5 ways to fortify your crisis response for 2021

Prepping for 2021? Here’s how to ramp up crisis plans with P2P, purpose and empathy.


The pandemic has broken down silos between external and internal communications—with crisis communications now part of the job no matter where you sit on the org chart.

So how can you best prepare for what’s ahead when everything seems in flux—including your role?

“We can move forward by looking back,” says Lesley Sillaman, executive vice president with Havas PR and former deputy press secretary of the Democratic National Committee. “Hindsight lets us pinpoint trends to help strengthen our future communications, regardless what department we’re in.”

Here are five trends she’s been tracking and how to incorporate them into your work in 2021:

1. Tap into the P2P revolution. 

“We’re seeing a shift from traditional B2B or B2C to P2P (person to person) communication,” Sillaman says, “and it has accelerated since our lives changed in March.”

Put simply, pandemic-era consumers expect more from technology now as a result of the crisis.

“This has had a profound impact on companies when it comes to delivering services, experiences and products to their audiences,” she says. “Audiences expect to hear directly from brands via the communication channels they’re using—with a heavy emphasis on direct and social.”

[Discover more crisis communications insights in Ragan’s Tues., Dec. 8: “Crisis Communications Conference with speakers from Target, USAA, Walgreens, McDonald’s Comcast and more.]

2. Rally behind purpose.

“Audiences know more about the products and services they purchase because they have more information at their fingertips,” says Sillaman. “They also have high expectations of brands on the channels they consume—and are prioritizing purpose and transparency from those companies and their CEOs.”

That’s a rallying cry for CSR, DE&I and other communicators working on purpose-driven efforts. It also directly impacts crisis communications.

“B2B companies have traditionally focused more on direct customers rather than end users—even in their crisis communication planning,” Sillaman explains. “But there are now multiple audiences that will expect direct, transparent communication from those companies when things go wrong.”

3. Hug your haters.

Sillaman isn’t done beating the interpersonal communication drum.

“We’re seeing P2P playing out in real time with the election fallout,” she says. “We’ve each been touched by someone in our network sharing their feelings about it. Everyone wants to talk.”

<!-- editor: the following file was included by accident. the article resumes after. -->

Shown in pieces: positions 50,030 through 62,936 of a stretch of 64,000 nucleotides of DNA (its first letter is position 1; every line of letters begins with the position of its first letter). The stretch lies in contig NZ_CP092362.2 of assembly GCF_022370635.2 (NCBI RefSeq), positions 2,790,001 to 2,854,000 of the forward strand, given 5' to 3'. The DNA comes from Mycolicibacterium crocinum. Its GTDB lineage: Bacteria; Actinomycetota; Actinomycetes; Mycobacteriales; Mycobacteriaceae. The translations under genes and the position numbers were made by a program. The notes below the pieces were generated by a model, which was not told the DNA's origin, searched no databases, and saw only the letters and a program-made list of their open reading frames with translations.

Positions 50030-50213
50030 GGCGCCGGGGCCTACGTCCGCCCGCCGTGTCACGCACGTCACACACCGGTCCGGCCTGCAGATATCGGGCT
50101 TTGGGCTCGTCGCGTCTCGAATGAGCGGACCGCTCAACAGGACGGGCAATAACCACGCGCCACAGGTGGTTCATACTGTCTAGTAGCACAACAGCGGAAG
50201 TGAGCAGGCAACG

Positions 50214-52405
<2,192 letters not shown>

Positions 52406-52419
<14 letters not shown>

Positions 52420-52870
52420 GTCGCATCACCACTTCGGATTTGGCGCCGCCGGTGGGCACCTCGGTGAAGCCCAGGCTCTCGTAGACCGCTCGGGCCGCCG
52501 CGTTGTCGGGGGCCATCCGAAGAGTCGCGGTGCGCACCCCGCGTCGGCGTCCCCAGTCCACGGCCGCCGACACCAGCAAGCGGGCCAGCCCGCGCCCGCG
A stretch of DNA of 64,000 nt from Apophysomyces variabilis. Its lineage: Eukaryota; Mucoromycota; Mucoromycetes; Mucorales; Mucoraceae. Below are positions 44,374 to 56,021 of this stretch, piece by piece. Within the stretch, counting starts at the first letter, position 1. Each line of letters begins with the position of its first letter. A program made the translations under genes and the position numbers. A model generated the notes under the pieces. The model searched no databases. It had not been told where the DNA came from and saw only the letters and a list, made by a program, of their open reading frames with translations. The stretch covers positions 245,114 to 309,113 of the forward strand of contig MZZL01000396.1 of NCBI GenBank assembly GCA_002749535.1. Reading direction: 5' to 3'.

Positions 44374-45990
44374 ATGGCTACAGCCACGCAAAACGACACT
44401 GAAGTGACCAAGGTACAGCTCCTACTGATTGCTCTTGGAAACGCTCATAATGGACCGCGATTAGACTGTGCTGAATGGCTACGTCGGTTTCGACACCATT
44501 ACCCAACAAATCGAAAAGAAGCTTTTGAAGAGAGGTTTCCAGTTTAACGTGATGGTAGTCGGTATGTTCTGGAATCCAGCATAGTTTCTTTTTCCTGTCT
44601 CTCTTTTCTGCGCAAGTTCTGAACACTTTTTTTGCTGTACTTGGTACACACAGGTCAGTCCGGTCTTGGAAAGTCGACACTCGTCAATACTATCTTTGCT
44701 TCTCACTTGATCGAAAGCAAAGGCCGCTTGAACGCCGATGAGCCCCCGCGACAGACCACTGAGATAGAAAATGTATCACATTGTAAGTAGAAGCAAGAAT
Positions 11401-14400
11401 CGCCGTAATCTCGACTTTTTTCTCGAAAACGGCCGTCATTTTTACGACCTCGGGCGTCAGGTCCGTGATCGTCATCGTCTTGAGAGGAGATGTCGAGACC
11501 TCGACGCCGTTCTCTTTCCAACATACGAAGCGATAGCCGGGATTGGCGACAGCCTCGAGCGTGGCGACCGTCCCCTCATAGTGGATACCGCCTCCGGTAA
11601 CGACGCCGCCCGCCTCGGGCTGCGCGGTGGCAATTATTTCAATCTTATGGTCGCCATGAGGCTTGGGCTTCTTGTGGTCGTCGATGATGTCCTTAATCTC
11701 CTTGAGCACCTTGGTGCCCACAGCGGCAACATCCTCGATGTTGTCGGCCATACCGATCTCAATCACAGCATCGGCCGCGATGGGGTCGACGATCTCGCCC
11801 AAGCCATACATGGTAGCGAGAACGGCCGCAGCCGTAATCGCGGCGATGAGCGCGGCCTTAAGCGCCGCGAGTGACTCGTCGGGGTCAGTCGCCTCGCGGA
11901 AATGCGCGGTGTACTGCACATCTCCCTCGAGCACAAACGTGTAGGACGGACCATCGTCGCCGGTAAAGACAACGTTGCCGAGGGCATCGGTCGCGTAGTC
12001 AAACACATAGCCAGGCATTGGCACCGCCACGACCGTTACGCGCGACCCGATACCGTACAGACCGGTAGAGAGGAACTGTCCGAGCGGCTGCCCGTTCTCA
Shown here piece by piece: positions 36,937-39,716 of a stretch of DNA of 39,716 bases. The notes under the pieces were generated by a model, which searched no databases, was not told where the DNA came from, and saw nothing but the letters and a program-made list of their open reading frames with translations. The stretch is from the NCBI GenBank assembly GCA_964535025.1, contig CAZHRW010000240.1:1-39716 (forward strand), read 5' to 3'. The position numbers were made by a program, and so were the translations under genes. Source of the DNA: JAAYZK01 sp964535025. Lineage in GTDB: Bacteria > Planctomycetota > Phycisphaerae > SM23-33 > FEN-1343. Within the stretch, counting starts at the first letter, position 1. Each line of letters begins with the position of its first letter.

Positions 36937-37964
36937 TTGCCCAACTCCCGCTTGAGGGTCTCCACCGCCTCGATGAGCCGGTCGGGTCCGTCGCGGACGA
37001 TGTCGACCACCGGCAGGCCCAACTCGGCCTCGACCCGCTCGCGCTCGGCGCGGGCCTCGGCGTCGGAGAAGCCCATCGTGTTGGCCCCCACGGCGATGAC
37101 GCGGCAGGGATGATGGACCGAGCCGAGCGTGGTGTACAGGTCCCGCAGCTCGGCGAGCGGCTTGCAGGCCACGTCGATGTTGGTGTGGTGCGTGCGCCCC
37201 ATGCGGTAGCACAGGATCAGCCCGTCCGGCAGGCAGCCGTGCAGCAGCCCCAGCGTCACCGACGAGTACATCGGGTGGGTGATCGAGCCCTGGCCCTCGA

But talking should also mean listening.

“Listening comes first in any crisis situation,” Sillaman says. “In many instances, people aren’t just looking for a quick fix. They simply want to know they’ve been heard. Brands need to be more cognizant of that as they navigate crisis situations.”

She calls it “hugging your haters” and says that airlines, retail, clothing, makeup and furniture companies have become adept at listening to the real context behind customer complaints.

“Some people just need to share their experiences and opinions,” she says. “Delta and KLM pioneered in this. They were ahead of the curve in social listening and it’s now also a hallmark of companies like Sephora.”

4. Take your war room virtual.

Scenario planning remains the best way to prepare for a crisis, since understanding likelihoods and potential consequences is the first step to preparing a response.

“But we now have the added layer of working in a nearly all-virtual world,” says Sillaman. “That includes using tools like Teams, SharePoint, One Drive and even Zoom to engage in your crisis planning and response. But it also means setting up clear processes, roles and accountability for communicating with your team online from the outset.”

She recommends using a responsibility assignment matrix (RAM) to guide the process. Her team, for example, uses these two staples:

RASCI Framework

  • Responsible – Who is responsible for doing the work on the project.
  • Accountable – Who is accountable what gets done (i.e., project manager).
  • Support – Who provides support during implementation of the project.
  • Consulted – Who can provide advice or consultation for project (often a SME).
  • Informed – Who should be informed about project progress or decisions.

DARCI Framework

  • Decision maker – Who has approval or veto power for decisions on the project.
  • Accountable – Who is accountable what gets done (i.e., project manager).
  • Responsible – Who is responsible for doing the work on the project.
  • Consulted – Who can provide advice or consultation for project (often a SME).
  • Informed – Who should be informed about project progress or decisions.

5. Embrace empathy.